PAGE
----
The volume of data in the world was predicted by International Data Group to reach 59 zettabytes this year, and one big problem with the explosion of data created, captured, copied, and consumed in the world is data silos. Fortunately, there are ways to prevent data silos from slowing your business success.
Need a better idea of IDG’s predicted 59 zettabytes? That’s equivalent to filling a one-terabyte hard drive, every day, for about 161 million years. The rapid growth of data is not slowing either. Next year, the amount of data is expected to reach 74 zettabytes, and by 2023, this year’s number will have doubled to 118 zettabytes.
Data is a business driver today. Different departments are making decisions based on the data they collect. But that’s the very problem: “different departments.” When the team, business unit, or department keeps its data internally it creates silos.
There are many problems with data silos. These include:
Overlapping but inconsistent data is collected separately.
Gleaning actionable insights is challenging.
Barriers to a holistic view of opportunities or threats are created.
Resources are wasted learning from data analyzed through a narrow lens.
Think about it from the perspective of higher education. One campus has admissions, retention, health and wellness, student life, academics, and more; and students interact with any number of those. But if these groups don’t share information, an at-risk student could slip through the cracks. In business, data silos put innovation and growth opportunities at risk.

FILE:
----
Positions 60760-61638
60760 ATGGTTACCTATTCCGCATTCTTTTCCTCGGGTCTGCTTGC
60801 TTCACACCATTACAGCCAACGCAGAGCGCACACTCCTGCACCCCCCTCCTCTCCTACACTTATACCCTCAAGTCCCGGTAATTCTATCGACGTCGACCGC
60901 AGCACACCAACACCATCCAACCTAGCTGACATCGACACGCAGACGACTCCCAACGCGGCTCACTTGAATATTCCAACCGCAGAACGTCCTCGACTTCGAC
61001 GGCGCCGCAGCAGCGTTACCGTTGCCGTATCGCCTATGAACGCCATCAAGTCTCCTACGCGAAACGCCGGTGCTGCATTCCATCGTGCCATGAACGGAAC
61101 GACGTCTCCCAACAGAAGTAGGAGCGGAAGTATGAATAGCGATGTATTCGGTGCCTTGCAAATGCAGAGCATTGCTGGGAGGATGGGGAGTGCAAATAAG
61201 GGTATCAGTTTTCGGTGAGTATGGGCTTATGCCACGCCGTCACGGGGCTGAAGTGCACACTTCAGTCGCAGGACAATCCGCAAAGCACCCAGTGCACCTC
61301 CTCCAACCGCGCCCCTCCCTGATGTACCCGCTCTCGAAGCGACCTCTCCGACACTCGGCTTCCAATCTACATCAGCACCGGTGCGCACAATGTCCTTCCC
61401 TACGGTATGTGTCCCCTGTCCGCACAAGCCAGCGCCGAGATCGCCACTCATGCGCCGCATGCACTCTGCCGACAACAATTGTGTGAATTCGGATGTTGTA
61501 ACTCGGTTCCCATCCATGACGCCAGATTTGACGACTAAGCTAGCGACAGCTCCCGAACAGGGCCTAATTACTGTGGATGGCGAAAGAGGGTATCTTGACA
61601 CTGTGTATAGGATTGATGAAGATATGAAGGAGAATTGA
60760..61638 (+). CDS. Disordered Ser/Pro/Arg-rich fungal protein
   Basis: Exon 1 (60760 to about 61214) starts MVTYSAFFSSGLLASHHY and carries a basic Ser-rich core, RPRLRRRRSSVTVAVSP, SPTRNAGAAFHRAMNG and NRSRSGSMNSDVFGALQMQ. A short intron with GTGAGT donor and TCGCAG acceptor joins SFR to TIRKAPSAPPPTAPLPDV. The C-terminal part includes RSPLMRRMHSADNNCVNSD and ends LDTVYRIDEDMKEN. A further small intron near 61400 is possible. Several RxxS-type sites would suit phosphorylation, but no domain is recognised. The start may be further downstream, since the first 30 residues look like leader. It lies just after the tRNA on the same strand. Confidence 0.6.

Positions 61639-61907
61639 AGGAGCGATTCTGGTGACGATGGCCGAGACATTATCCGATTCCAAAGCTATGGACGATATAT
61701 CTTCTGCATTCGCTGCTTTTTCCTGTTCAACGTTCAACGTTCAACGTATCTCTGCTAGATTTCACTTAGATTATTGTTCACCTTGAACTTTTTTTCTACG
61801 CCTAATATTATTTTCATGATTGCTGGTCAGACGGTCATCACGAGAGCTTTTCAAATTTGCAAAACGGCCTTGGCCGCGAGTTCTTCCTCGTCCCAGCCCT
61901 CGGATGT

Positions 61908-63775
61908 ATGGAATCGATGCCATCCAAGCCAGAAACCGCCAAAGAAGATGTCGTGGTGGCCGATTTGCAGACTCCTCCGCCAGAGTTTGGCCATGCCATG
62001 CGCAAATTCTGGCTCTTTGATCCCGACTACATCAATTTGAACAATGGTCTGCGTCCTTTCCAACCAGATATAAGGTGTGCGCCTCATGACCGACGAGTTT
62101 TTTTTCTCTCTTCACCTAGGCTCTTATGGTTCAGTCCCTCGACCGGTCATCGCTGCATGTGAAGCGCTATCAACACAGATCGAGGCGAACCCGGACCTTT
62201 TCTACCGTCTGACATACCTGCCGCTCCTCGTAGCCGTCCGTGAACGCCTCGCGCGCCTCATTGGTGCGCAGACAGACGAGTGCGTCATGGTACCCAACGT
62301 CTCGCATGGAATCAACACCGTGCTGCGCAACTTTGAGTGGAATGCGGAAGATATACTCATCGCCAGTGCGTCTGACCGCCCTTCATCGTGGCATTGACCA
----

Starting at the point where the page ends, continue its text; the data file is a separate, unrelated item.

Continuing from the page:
Technology Prevents Data Silos
Each department has its own objectives, so it collects and stores data for its own purposes, and it does this using different tools. One area of a hospital might use spreadsheets, another accounting software, and yet another has an online patient management platform. Each deals with data differently.
So, how does technology break down the silos within organizations? Here are five strategies that can help.
#1 Embrace a collaborative culture
That doesn’t sound like an IT thing, but many technologies support communication across an organization, and communicating the benefits of sharing data isn’t going to work on its own. You need to give your people the tools to exchange data and discuss it. Microsoft Teams, for example, allows departments to share, comment, and edit spreadsheets in real-time, all while working in a shared-screen video conference call.
#2 Clean your data
No, we don’t mean with soap (bad idea), but taking the time to go through your business data prior to integration can help with accuracy. Don’t waste valuable resources integrating and then storing out-of-date data? Take the time to ensure you are centralizing only data that still has value.
#3 Use integration software
All your data resides in different software today. Using integration software, you can sync data across the various enterprise solutions. This helps give you a complete picture of company data. What’s more, cloud-based integration platforms can also automatically update data to ensure higher quality.
#4 Create a centralized data home
Creating a central home for data supports greater accuracy and reduced human effort. Data from different sources is homogenized and consolidated in a cloud data platform. Cloud-based technology allows people to add and update data from the office, at home, or on the road. The cloud is also easily managed and can cut ongoing operational costs.
#5 Select applications that integrate
As you replace legacy systems, prioritize applications that have native integration, as this can save your IT team effort. For example, avoid scripting integration between accounting software and an e-commerce platform.
Preventing data silos gives you access to enterprise-wide insights. A holistic view makes discovery of new opportunities and operational efficiencies more likely. Cost savings could follow, too! For one thing, you can avoid data redundancy and free up more storage.
Find out what technology is available to integrate your data silos. A managed service provider can review your objectives and IT inventory.